We keep reading in the local papers how celebrities aren’t a big deal in Aspen, but then every time one sticks his/her head out from under a rock, some reporter or columnist oohs and aahs, making the rest of us queasy. Before you think I’m anti-social, I’d like to add my two cents regarding said lackluster brouhaha. The celebrity thing got off to an early start in my life with the presence of Gary Cooper in Aspen. My great-aunt, Julia Stapleton, somehow got invited over there to the lower Red Mountain address for lunch, and she took my mother and me along, just for the heck of it, I guess. The Coopers had a wild squirrel on the back patio that was reasonably well trained to beg for food, and tossing him nuts was the highlight of my visit with the legendary film star.In elementary school, it didn’t take us long to figure out that star-studded celebrities seemed to stay at the Hotel Jerome, and we knew which door to knock on if we wanted to see ’em, because one particular suite was always reserved for big shots. If a face we recognized answered the door, we asked for an autograph – if not, we’d say something about “sorry, wrong room” and buzz on down the hall. Obviously, it was a hit and miss system, and sometimes we’d get autographs from people whose signatures didn’t match up with the faces we thought we’d seen, and that prompted arguments about what had gone wrong, until the next week, when we’d beat on the door once again. It seems like a big deal to a lot of people nowadays to see splendiferous people here and there in town, but it used to be more commonplace and a non-event. Going down to my uncle’s house on Red Butte Drive one winter night, I helped a woman get her car unstuck from the driveway across the street. I later said something to my aunt about the neighbor lady looking a lot like Cher and was informed that Cher was indeed the neighbor. It wasn’t uncommon for Buddy Hackett, another neighbor, to poke his head in the door with the latest of what he thought were good jokes. Please, knock first, was the sentiment.One day, as I performed dispatch duties for the Aspen Mountain ski patrol, a caller asked if I’d go over to the Sundeck and tell Michael Douglas that the film crew wasn’t coming up the mountain that day. “Sure,” I said, wondering how screwed up that poor guy on the other end of the phone must be. Besides, we were the ski patrol, not a messenger service. As I was buttoning up my morning shift, Robin Perry, the patrol director, called me over to the Sundeck, saying there was someone he wanted me to meet. Yeah, it was Michael Douglas, letting me know he would have rather made a few runs than wait around for that elusive film crew. Oops.Of course, there was the time I became the stunt double for the Marlboro Man during the filming of some commercials around Aspen. Per the script, I was to rope a black stallion who had escaped from a corral just moments before, and save the day, for whomever. After a couple of days filming my unique attempts at roping this “runaway” horse, the big star was brought in for the close-ups. Someone eventually noticed that I had been doing the roping with my left hand – the “face” was right-handed. Two days of filming costs a lot of money, so the talent was told to do the best he could with his left hand. Another oops, which still makes me smile.What makes a celebrity, anyway? If any of them who come to town put their pants on any differently than the rest of us, be sure to let me know; otherwise, I’ll call you. Tony Vagneur still remembers the liplock he got from Melanie Griffith on a cattle drive, but that’s another story. Read Tony here on Saturdays and send comments to email@example.com.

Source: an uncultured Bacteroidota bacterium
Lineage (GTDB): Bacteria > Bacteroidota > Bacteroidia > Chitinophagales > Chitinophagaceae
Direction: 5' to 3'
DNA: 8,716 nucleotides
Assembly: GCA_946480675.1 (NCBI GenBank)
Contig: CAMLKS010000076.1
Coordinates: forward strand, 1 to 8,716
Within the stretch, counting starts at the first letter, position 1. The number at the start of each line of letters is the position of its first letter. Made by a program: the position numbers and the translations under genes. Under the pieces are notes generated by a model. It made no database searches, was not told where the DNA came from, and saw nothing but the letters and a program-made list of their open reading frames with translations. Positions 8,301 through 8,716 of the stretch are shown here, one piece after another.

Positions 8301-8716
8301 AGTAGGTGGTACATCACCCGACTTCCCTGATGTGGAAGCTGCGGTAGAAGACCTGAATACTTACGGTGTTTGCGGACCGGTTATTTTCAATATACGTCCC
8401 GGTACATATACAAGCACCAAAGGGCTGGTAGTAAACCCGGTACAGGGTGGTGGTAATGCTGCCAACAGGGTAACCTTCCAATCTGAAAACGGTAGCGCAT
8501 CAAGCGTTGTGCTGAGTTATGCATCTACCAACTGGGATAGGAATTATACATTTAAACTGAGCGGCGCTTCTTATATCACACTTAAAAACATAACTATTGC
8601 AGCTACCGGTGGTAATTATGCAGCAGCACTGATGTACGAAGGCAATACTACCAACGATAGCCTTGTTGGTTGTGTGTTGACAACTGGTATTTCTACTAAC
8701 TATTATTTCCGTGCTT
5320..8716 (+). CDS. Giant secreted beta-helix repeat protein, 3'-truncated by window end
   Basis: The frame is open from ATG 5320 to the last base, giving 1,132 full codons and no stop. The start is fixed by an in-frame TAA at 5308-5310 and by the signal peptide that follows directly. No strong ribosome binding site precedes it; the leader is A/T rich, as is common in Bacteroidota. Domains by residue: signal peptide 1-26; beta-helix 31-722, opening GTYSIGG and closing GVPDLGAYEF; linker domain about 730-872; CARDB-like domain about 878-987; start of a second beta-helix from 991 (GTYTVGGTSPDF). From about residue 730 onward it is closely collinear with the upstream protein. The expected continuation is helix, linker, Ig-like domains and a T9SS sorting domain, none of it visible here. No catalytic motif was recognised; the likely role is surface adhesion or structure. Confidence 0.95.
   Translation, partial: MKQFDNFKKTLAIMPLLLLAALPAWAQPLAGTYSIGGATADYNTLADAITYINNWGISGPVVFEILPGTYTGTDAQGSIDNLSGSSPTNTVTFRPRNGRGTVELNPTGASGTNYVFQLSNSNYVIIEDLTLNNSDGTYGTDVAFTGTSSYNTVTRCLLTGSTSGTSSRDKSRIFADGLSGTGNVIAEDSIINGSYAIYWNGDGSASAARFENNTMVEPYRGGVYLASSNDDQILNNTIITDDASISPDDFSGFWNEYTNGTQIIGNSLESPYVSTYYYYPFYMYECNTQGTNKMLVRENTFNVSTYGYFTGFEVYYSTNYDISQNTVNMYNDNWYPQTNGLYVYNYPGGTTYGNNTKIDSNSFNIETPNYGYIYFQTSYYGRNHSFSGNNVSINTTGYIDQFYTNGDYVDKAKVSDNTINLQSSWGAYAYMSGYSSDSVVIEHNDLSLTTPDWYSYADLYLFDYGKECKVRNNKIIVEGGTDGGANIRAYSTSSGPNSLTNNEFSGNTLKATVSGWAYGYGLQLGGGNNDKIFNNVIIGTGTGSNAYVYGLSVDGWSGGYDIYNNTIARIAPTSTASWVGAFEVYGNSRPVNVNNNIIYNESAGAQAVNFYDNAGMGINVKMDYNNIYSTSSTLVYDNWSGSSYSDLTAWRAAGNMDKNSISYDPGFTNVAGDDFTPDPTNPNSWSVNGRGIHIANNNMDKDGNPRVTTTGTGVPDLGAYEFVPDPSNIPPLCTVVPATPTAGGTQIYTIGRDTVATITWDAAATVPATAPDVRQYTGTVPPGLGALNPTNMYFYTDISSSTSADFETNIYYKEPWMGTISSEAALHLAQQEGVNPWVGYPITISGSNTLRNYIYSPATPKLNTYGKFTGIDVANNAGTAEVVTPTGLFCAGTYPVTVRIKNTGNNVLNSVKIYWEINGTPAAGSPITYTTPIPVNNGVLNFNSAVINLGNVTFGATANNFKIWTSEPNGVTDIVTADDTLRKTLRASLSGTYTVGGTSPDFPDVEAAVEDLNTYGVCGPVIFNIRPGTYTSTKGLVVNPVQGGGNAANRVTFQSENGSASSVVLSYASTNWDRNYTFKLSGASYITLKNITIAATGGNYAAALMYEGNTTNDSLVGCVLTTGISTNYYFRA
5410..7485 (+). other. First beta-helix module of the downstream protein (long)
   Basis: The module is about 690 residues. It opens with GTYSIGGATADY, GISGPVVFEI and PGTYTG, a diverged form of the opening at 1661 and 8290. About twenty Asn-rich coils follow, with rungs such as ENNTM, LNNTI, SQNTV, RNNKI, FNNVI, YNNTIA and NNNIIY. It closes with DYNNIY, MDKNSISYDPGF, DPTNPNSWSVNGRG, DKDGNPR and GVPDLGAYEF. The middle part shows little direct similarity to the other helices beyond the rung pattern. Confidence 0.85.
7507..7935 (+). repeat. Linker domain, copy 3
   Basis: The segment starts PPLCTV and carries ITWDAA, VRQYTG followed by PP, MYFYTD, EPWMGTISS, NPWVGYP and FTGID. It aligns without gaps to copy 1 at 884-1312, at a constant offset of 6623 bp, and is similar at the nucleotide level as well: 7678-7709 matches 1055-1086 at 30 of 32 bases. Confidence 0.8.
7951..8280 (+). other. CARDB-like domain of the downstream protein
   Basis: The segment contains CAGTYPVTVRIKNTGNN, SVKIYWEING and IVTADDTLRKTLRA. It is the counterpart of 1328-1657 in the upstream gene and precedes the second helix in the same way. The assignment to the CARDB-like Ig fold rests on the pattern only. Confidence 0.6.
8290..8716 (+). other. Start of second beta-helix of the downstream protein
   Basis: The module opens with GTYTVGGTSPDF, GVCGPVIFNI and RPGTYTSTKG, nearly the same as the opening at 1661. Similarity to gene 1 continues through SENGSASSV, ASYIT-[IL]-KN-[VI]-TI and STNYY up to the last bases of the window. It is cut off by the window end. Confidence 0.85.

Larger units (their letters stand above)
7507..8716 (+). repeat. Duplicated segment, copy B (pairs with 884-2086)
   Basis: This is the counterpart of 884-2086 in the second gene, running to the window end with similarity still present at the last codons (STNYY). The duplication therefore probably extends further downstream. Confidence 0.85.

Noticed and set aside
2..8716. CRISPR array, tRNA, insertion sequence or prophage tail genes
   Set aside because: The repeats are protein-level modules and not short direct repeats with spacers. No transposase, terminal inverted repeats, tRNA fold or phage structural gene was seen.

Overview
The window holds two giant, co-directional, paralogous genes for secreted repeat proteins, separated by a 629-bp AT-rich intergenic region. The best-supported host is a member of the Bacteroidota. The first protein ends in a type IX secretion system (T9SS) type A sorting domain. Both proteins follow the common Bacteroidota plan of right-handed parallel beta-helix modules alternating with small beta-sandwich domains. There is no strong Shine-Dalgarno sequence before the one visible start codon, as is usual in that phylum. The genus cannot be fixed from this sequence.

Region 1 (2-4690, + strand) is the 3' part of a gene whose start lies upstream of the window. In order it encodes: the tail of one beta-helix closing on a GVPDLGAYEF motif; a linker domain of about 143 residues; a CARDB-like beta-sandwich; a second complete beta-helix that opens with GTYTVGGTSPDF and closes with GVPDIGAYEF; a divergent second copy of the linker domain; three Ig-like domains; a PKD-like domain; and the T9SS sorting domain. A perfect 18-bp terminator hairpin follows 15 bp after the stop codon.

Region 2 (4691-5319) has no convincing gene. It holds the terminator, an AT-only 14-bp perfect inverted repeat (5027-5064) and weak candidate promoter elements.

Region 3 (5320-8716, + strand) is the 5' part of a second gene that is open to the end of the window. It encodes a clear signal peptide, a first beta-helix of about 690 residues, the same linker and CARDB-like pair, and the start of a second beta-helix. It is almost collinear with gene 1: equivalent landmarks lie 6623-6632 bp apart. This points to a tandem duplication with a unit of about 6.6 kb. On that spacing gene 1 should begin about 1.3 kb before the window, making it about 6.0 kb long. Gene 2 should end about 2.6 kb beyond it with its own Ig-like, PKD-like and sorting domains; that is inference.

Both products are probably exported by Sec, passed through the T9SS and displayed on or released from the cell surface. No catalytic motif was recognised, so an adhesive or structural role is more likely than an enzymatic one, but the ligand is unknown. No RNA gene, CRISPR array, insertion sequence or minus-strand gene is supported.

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For those of you who follow my monthly missives, and occasionally read between the lines, you may have noticed a trend toward a bit of cognitive dissonance and some internal conflict on my part.